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Official Review by Adi Oula Sebastian, Stadium Journey Special Correspondent
Although the local team, Eintracht Frankfurt, has been relegated to the second division of German's soccer league, die Adler (the Eagles) boast one of the best stadiums in the country. Before its renovation and subsequent remodeling, the Commerzbank-Arena was known as Waldstadion (Forest Stadium). The original Waldstadion served as a venture for all sorts of sports, for a brief time it was also home to the now defunct Frankfurt Galaxy of NFL Europe fame.
Originally built in 1925 it was remodeled ahead of the 2006 FIFA World Cup to become a football-only venue. The rebuilding took place from 2002 - 2005, to the effect that the Commerzbank-Arena virtually bears no resemblance to the Waldstadion.
As a born and bred Frankfurt(er) it pains me to watch "my" team being relegated, again. Frankfurt is one of Germany's ethnically most diverse cities and also one of the Europe's most important financial centers. Therefore it is just embarrassing that Frankfurt's citizen have to endure yet another season of second class soccer.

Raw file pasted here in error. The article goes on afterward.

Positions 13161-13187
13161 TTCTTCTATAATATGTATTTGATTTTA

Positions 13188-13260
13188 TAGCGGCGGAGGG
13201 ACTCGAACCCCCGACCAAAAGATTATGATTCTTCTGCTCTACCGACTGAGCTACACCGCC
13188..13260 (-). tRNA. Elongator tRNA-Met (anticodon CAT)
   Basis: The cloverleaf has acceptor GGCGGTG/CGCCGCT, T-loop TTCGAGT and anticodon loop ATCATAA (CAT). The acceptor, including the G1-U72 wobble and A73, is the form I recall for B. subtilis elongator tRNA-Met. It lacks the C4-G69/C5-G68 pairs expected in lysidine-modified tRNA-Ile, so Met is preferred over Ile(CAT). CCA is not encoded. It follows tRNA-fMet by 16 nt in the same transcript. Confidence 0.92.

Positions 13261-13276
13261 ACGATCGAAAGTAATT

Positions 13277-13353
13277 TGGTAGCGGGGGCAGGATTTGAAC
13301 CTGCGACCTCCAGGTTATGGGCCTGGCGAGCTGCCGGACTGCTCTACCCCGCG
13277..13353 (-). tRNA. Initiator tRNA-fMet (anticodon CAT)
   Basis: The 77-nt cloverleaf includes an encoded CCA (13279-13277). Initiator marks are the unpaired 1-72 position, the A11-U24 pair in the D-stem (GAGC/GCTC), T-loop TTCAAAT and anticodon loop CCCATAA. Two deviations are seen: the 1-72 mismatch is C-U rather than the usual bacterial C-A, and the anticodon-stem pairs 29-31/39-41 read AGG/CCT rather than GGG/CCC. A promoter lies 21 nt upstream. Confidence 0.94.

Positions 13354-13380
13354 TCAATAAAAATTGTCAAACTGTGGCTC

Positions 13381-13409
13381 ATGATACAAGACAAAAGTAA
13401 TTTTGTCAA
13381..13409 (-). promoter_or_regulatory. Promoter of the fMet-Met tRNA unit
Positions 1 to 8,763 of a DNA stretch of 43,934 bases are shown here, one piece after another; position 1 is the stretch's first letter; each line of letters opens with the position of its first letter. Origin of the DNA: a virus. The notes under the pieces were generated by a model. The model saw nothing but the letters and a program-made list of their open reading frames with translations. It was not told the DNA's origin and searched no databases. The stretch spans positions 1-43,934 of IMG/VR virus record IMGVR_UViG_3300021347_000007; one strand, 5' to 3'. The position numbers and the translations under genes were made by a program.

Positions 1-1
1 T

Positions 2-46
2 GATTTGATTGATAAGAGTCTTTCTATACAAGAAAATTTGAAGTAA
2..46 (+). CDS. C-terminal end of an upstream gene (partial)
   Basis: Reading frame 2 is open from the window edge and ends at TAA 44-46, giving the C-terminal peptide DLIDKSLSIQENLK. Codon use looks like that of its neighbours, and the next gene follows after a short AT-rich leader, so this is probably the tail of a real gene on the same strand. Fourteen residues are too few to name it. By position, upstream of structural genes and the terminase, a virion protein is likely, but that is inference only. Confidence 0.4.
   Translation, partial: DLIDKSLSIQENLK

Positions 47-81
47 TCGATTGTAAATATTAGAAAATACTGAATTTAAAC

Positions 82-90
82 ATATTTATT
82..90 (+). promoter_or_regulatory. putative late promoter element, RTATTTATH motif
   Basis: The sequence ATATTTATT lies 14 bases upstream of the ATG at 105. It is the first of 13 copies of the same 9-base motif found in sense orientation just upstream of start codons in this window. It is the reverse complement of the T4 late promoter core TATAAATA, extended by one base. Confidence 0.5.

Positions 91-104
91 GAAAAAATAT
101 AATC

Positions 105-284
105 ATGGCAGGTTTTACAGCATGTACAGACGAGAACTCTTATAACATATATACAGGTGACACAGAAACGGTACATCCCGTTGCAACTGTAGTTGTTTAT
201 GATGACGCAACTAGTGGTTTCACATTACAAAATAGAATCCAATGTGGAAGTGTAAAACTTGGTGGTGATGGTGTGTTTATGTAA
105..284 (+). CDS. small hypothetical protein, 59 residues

The Commerzbank-Arena has a capacity of 51,500 of which 9,300 are standing places. Like all modern arenas, it also serves as concert venue for mega-acts like U2 or Bon Jovi.
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Each area is rated from 0 to 5 stars with 5 being the best. The overall composite score is the "FANFARE Score".
Unlike the majority of sport arenas in Europe, Frankfurt's Commerzbank-Arena requires one to buy a chip card to make purchases at the multiple sales counters that can be found at almost every other floor. The cheapest card cost "'¬10, which is also the minimum recharge amount. If one doesn't spend the whole credit in one afternoon, it can be swapped for cash at the exit. But taking into account that food isn't exactly cheap at the Commerzbank-Arena, it is safe to assume that one will likely have to recharge, than exchange.